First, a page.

Fri | Dec 3, 2021

Linking community tourism with education

Published:Wednesday | August 21, 2019 | 12:00 AMDavid Salmon/Contributor
Fort Charlotte, located in Lucea, Hanover, was built in the mid-18th century by the British.

SEE Preserving History Through Education

Recently, increased focus has been placed on incorporating knowledge of local communities in the dissemination of our tourism product to visitors. I understood the true importance of this principle after I took part in a tour of Fort Charlotte conducted by Rusea’s head girl Hannah Richards.

Richards highlighted the wider geographical, historical and cultural features of the Lucea community. This emphasised the importance of exploring knowledge of local communities in order to produce a valuable experience for visitors.

My experience made me realise the incredible potential that exists within our schools across the island. To produce a successfully marketable tourism product, one must consider the human and cultural capital in respective communities.

This philosophy underpins my vision for sustainable tourism; a belief that is represented in the 2030 Agenda for Sustainable Development. Goal 8 of the Sustainable Development Goals (SDGs) aims to “Promote sustained, inclusive and sustainable economic growth, full and productive employment and decentwork for all.” Target 8.9 specifically states that, “By 2030, (stakeholders should) devise and implement policies to promote sustainable tourism that creates jobs and promotes local culture and products.”

Sustainable tourism can be achieved by incorporating community tourism in education. Community tourism is the sharing of natural resources of a local community with visitors for the benefit of the local community. It takes into consideration the conservation of the natural environment and the community’s way of life.

UNIQUE STORIES

It can be argued that this understanding can be enhanced by the preservation of the culture of communities. Instead of merely marketing individual sites, a more comprehensive approach should be taken that includes history, cuisine, music or even dance of each community, as they all have unique stories to tell.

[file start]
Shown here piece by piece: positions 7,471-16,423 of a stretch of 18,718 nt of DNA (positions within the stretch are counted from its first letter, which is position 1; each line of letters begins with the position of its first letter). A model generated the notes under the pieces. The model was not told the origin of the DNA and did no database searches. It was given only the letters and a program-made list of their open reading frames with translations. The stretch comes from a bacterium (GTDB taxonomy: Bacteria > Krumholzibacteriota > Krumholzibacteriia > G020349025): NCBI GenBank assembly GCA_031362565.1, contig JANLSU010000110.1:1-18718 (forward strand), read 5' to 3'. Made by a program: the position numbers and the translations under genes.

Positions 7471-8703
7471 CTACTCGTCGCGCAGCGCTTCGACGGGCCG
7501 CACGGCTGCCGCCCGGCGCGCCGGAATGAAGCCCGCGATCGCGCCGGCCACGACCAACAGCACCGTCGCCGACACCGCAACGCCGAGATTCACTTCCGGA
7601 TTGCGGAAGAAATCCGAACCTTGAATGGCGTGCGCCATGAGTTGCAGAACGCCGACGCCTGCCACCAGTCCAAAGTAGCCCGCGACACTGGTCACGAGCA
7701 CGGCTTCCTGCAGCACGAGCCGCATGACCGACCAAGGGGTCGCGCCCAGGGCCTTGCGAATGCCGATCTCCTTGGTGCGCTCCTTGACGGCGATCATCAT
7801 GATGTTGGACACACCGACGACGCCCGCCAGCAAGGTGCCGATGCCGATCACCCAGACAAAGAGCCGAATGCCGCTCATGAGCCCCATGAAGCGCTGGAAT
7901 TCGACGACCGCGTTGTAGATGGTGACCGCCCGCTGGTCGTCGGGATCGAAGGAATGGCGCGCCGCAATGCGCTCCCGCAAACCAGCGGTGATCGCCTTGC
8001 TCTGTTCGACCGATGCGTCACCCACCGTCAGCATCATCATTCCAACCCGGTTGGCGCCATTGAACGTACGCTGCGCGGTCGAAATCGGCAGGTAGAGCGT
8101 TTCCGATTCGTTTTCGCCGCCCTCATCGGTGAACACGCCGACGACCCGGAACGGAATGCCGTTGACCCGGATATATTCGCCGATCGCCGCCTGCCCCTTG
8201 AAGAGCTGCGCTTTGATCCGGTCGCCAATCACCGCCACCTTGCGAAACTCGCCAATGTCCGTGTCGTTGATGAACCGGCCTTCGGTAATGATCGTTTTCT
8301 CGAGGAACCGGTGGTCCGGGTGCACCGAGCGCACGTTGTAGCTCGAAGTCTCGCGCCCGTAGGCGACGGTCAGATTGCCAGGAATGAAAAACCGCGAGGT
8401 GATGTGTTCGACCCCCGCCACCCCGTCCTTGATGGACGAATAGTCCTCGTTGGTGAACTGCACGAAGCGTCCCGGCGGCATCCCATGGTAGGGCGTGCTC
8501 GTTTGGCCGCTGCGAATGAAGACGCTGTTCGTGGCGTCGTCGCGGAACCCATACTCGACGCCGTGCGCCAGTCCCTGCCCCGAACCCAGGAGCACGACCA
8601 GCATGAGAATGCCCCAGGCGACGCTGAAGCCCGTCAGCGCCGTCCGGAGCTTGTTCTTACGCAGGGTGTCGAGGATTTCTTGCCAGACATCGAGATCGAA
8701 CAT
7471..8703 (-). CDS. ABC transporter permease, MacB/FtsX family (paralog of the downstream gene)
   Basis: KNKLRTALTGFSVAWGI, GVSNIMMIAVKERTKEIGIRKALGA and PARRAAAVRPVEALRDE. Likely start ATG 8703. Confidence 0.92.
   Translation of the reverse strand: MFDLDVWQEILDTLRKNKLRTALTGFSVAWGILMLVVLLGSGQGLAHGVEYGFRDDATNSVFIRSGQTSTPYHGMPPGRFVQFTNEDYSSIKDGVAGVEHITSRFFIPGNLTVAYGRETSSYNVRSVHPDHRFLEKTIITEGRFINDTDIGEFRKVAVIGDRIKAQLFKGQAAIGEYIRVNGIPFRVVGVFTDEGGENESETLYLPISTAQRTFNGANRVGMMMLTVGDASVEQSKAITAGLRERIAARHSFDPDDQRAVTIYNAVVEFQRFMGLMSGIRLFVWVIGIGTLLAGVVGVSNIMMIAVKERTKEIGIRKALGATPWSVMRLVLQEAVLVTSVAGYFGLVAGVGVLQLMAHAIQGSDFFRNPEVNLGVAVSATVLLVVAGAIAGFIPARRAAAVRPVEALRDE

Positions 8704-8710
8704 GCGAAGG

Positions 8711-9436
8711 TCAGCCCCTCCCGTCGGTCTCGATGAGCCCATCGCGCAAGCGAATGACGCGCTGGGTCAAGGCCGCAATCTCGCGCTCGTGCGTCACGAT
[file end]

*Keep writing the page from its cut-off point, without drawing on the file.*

Even students will benefit from this approach, as they would have the opportunity to share their talent with visitors interested in acquiring a piece Jamaica’s culture. For example, I was impressed with the Tarrant High School prefecture, who performed a play teaching interested visitors about the lifestyle of the local community.

This should be expanded as it is a perfect example of community tourism married to education. Subsequently, this would give newer institutions located in such communities the opportunity to earn from their displays of talent.

Hence, community tourism represents a sustainable medium for students to be involved in the advancement of Jamaica’s tourism product, thereby providing them the chance to participate in decent work and community development.

My prevailing philosophy on education is that an interdisciplinary approach should be taken when teaching our students. This programme would successfully integrate skills from numerous subjects, including history, tourism, entrepreneurship, among others.

Not only will the youth benefit from additional employment, but Jamaica would be making a significant step in achieving sustainable communities, which is Goal 11 of the SDGs. Particularly, SDG Target 11.4 aims to, “strengthen efforts to protect and safeguard the world’s cultural and natural heritage.” To understand and preserve your past is to plot a successful future. Let us take a bold step to achieve a viable vision of a sustainable and successful Jamaica.

David Salmon is the outgoing deputy head boy of Wolmer’s Boys’ School and co-founder of the New Jamaica Foundation, a think tank and outreach organisation. To send feedback, he may be contacted at executive.director@newjamaicafoundation.org.